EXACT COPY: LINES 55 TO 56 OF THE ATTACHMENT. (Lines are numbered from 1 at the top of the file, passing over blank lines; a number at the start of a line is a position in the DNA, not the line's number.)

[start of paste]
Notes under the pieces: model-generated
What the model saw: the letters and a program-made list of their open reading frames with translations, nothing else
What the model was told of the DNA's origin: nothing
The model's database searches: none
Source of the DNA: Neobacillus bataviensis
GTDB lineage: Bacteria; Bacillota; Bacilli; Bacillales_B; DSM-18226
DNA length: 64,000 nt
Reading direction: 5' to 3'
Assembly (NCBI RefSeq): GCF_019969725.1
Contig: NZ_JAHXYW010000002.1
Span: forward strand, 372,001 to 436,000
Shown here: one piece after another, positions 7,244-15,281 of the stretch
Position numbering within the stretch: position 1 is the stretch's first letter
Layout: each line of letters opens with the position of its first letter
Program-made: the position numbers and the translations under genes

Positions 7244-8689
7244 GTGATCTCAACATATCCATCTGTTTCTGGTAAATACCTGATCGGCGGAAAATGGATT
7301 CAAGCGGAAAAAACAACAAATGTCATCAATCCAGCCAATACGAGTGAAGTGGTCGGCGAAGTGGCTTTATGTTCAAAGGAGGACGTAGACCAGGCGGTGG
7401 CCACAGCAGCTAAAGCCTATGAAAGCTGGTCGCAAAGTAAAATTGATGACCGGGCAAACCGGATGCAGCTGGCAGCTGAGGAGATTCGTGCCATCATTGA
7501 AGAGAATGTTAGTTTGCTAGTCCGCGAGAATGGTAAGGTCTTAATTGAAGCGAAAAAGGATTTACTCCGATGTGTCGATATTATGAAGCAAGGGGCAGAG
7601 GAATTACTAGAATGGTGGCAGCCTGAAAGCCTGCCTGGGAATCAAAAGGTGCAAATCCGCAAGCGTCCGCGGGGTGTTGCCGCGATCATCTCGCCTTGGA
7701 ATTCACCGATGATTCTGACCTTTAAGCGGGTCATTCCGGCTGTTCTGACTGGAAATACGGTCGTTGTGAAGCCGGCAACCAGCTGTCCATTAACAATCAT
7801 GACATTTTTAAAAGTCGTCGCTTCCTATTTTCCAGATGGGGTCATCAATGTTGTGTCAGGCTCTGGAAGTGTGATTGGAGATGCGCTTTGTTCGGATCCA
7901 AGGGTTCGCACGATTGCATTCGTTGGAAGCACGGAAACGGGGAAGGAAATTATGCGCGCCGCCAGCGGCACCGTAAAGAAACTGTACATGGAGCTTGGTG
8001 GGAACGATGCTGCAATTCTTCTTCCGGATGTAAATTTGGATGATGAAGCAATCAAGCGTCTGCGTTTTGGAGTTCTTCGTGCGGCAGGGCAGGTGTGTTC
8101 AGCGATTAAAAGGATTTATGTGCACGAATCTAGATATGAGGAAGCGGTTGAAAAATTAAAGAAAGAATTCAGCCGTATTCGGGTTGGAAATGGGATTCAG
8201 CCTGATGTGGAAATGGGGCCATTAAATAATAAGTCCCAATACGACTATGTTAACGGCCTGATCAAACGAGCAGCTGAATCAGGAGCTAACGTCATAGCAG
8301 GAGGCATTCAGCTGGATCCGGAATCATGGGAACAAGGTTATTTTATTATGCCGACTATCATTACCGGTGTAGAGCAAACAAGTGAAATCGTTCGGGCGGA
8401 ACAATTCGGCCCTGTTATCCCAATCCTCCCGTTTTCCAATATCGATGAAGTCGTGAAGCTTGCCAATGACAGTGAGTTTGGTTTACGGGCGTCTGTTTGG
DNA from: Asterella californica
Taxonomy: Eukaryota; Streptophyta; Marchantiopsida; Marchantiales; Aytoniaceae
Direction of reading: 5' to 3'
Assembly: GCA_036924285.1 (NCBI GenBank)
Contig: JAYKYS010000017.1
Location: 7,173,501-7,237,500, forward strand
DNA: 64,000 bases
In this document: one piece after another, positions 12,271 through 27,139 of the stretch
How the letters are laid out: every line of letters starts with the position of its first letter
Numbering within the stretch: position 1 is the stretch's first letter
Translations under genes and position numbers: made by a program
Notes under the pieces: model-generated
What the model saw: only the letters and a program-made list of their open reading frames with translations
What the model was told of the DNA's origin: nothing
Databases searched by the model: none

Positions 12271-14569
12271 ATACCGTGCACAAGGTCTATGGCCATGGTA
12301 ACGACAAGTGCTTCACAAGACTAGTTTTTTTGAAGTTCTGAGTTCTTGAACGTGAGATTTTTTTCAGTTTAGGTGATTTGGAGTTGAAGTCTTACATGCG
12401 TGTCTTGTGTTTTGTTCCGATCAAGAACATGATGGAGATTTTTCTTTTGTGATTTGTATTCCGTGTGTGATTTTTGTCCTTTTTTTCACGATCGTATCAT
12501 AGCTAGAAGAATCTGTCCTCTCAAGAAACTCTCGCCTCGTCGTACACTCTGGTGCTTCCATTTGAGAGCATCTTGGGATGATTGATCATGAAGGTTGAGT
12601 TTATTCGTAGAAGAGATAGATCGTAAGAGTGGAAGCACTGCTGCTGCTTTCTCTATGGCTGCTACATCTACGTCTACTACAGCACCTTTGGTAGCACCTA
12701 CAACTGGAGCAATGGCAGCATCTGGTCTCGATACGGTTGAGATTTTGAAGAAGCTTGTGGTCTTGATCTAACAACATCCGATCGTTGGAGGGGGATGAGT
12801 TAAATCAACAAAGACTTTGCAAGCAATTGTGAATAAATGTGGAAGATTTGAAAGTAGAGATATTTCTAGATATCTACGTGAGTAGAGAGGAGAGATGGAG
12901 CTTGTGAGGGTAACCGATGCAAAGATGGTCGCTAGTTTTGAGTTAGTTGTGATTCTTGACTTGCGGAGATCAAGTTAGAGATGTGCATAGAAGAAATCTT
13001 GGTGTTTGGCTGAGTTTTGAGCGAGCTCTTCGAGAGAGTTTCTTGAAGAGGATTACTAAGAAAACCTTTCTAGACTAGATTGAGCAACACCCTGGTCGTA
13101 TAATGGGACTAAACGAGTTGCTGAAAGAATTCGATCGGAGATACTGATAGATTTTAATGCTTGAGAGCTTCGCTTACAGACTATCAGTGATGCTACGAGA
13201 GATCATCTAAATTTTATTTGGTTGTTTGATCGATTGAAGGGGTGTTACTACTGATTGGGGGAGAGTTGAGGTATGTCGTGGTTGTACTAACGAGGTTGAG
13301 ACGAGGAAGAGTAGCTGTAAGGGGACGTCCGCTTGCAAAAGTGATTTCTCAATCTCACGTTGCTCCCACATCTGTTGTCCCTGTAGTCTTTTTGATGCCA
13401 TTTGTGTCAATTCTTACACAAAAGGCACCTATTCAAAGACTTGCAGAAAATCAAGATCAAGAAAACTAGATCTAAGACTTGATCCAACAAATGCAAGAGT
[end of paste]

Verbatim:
13101 TAATGGGACTAAACGAGTTGCTGAAAGAATTCGATCGGAGATACTGATAGATTTTAATGCTTGAGAGCTTCGCTTACAGACTATCAGTGATGCTACGAGA
13201 GATCATCTAAATTTTATTTGGTTGTTTGATCGATTGAAGGGGTGTTACTACTGATTGGGGGAGAGTTGAGGTATGTCGTGGTTGTACTAACGAGGTTGAG